Press Release

ESA’s PLATO observatory: OHB System AG readies for integration of 26 cameras

Is the Earth unique or has life also developed elsewhere?

Oberpfaffenhofen, 13 March 2024 – The European Space Agency’s (ESA) scientific mission PLATO (PLAnetary Transits and Oscillations of stars) is coming along in great strides: The integration of the first set of cameras on the so-called optical bench is currently being prepared at the Bavarian site of the industrial prime contractor OHB System AG. When finished, the satellite will have 26 cameras, which will search for Earth-like planets orbiting distant stars. In order to be able to carry out observations undisturbed, PLATO will be placed behind the Earth as seen from the sun at the Lagrange point L2*). Representatives of the project partners who conceived and developed the scientific instrument attended a conference in Oberpfaffenhofen to mark the begin of the integration activities in OHB's newest ISO 5 cleanroom.

Thomas Walloschek, PLATO Project Manager at ESA: “It is really great to see how things are coming together when the industrial team led by OHB as prime contractor, the PLATO mission consortium responsible for the payload development and the ESA team in charge of the mission all put their efforts together. This can only happen if everyone works together in a cooperative and supportive spirit and pursues the same goal: a successful scientific mission. The next big step for the payload module begins now with the finalisation of this remarkable ISO 5 facility and the start of the integration of the cameras and payload data processing systems.”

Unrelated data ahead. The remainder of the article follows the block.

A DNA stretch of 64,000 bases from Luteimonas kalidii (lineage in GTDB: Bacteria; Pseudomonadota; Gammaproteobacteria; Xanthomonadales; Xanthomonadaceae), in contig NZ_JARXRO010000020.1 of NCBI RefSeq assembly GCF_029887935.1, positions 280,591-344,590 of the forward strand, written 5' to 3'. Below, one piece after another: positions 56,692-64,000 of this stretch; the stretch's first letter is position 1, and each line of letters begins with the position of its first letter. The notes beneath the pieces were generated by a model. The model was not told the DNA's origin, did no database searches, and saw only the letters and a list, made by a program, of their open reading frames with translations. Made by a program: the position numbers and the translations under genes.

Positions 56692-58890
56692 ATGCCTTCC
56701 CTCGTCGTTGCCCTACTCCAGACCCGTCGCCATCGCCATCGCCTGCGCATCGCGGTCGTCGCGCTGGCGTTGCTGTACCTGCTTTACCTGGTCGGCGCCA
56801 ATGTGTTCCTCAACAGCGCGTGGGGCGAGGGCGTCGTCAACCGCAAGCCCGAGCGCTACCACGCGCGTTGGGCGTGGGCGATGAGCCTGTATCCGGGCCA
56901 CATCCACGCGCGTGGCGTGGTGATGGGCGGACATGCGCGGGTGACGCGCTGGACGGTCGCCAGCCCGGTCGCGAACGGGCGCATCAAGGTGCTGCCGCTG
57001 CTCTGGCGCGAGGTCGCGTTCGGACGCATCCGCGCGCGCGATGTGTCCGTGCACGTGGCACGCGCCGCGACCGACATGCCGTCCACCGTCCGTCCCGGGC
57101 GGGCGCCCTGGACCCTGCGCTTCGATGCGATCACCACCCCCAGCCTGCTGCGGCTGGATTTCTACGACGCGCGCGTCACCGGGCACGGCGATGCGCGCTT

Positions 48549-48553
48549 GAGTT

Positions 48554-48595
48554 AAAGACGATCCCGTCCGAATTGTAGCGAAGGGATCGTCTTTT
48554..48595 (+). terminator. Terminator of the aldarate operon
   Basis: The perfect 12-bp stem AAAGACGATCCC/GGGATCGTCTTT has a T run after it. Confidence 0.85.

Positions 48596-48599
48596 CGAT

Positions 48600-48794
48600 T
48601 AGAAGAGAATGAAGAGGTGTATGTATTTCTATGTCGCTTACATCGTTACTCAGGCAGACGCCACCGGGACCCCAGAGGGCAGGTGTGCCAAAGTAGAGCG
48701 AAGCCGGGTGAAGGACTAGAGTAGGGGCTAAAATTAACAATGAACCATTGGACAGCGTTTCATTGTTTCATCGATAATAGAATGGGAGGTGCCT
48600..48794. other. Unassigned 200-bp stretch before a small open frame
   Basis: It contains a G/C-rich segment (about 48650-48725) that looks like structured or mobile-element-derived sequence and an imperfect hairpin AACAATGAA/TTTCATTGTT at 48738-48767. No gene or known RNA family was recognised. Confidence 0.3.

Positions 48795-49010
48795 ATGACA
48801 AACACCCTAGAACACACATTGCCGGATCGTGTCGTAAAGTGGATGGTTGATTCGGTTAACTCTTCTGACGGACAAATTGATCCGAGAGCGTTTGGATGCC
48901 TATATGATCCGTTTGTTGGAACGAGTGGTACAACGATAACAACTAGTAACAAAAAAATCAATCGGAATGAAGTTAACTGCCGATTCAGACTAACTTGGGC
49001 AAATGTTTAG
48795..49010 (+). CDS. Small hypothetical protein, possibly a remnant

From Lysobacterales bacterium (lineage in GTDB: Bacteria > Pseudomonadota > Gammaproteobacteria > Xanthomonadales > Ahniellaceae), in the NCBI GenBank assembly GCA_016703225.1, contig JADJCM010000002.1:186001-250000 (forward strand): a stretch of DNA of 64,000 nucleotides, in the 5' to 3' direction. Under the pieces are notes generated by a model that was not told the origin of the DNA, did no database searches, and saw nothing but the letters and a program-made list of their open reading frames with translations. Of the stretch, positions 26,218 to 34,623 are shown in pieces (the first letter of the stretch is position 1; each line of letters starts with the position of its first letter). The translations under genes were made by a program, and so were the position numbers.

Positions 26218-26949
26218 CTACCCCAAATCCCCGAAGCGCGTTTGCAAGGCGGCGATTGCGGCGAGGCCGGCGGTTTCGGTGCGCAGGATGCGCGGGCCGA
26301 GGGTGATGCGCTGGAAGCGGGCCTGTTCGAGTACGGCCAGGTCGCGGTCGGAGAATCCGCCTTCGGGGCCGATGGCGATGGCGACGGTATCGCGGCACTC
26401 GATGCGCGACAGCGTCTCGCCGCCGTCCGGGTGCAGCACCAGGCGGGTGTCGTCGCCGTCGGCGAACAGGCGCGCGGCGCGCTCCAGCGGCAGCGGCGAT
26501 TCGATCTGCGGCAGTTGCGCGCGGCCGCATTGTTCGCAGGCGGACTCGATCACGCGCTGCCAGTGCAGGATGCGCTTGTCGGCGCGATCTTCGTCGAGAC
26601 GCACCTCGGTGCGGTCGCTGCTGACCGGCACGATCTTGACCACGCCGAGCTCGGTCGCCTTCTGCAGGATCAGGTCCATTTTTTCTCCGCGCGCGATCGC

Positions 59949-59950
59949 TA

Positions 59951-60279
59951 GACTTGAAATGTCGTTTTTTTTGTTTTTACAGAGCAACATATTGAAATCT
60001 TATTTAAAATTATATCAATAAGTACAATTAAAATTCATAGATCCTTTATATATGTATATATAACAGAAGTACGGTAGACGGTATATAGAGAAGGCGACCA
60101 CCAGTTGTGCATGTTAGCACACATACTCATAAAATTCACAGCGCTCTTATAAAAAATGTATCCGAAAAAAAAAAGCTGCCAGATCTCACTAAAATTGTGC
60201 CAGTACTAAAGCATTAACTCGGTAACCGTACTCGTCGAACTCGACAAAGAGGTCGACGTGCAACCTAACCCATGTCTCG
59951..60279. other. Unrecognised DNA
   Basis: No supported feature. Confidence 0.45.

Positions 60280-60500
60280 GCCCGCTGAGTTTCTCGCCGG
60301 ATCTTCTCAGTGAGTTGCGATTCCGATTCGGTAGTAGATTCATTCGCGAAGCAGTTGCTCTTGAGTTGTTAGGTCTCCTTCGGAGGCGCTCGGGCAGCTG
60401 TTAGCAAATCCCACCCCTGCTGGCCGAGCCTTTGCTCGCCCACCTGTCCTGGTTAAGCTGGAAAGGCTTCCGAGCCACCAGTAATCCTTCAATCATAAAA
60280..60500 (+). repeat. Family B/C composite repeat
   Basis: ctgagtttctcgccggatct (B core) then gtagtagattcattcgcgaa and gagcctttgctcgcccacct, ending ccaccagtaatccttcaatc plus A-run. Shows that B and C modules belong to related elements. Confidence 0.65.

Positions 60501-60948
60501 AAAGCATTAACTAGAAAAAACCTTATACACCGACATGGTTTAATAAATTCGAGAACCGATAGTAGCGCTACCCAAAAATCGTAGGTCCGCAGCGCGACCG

Prof Dr Heike Rauer, DLR (German Aerospace Center) coordinator of the international PLATO mission consortium, which includes members from 15 countries: “It is amazing to see how our dream of a telescope able to detect and characterise Earth-like planets around stars like our own is becoming a reality step by step. With the finalisation of the first set of flight cameras, the project is moving ahead towards the mission launch in the not-too-distant future. I really enjoy working in this team which brings together scientists and engineers from industry under the leadership of OHB, ESA and scientific institutions all over Europe, all working towards a common goal.”

Chiara Pedersoli, CEO of OHB System AG: “I really enjoyed the exchange with the scientists involved in the PLATO project, it was truly inspiring. Our new cleanroom is ideally equipped for the requirements of the instrument and subsequent satellite integration. It has an ISO 8 and an ISO 5 area which can be configured with maximum flexibility, according to the specific project needs. With a thermal vacuum chamber designed according to our requirements, we now also have the opportunity to carry out some environmental tests ourselves here at the OHB Space Centre for Optics and Science. Our new facilities are a testimony to our commitment to science missions with their great need for flexibility, and to Bavaria as a space technology location."

In addition to the representatives from ESA and the DLR, delegates of the Italian National Institute for Astrophysics (INAF – Istituto Nazionale di AstroFisica), coordinator of the design and production of the PLATO cameras, came to Oberpfaffenhofen together with scientists and engineers from various other European research institutes to visit the cleanroom and take a look at the flight hardware integration.